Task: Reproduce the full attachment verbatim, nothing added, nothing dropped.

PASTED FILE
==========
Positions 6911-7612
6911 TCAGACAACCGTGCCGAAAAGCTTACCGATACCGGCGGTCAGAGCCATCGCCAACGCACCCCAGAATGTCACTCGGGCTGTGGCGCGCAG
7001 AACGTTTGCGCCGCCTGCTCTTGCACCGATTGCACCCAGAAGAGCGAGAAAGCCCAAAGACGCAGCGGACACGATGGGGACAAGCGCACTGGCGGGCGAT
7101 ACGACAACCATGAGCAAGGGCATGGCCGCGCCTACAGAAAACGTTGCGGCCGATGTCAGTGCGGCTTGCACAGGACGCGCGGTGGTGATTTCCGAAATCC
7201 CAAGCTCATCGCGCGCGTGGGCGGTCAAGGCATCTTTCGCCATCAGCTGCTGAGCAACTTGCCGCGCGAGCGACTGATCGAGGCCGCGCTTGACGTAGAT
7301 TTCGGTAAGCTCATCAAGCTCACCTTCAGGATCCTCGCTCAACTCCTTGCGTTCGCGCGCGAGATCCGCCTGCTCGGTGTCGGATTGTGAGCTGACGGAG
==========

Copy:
Positions 6911-7612
6911 TCAGACAACCGTGCCGAAAAGCTTACCGATACCGGCGGTCAGAGCCATCGCCAACGCACCCCAGAATGTCACTCGGGCTGTGGCGCGCAG
7001 AACGTTTGCGCCGCCTGCTCTTGCACCGATTGCACCCAGAAGAGCGAGAAAGCCCAAAGACGCAGCGGACACGATGGGGACAAGCGCACTGGCGGGCGAT
7101 ACGACAACCATGAGCAAGGGCATGGCCGCGCCTACAGAAAACGTTGCGGCCGATGTCAGTGCGGCTTGCACAGGACGCGCGGTGGTGATTTCCGAAATCC
7201 CAAGCTCATCGCGCGCGTGGGCGGTCAAGGCATCTTTCGCCATCAGCTGCTGAGCAACTTGCCGCGCGAGCGACTGATCGAGGCCGCGCTTGACGTAGAT
7301 TTCGGTAAGCTCATCAAGCTCACCTTCAGGATCCTCGCTCAACTCCTTGCGTTCGCGCGCGAGATCCGCCTGCTCGGTGTCGGATTGTGAGCTGACGGAG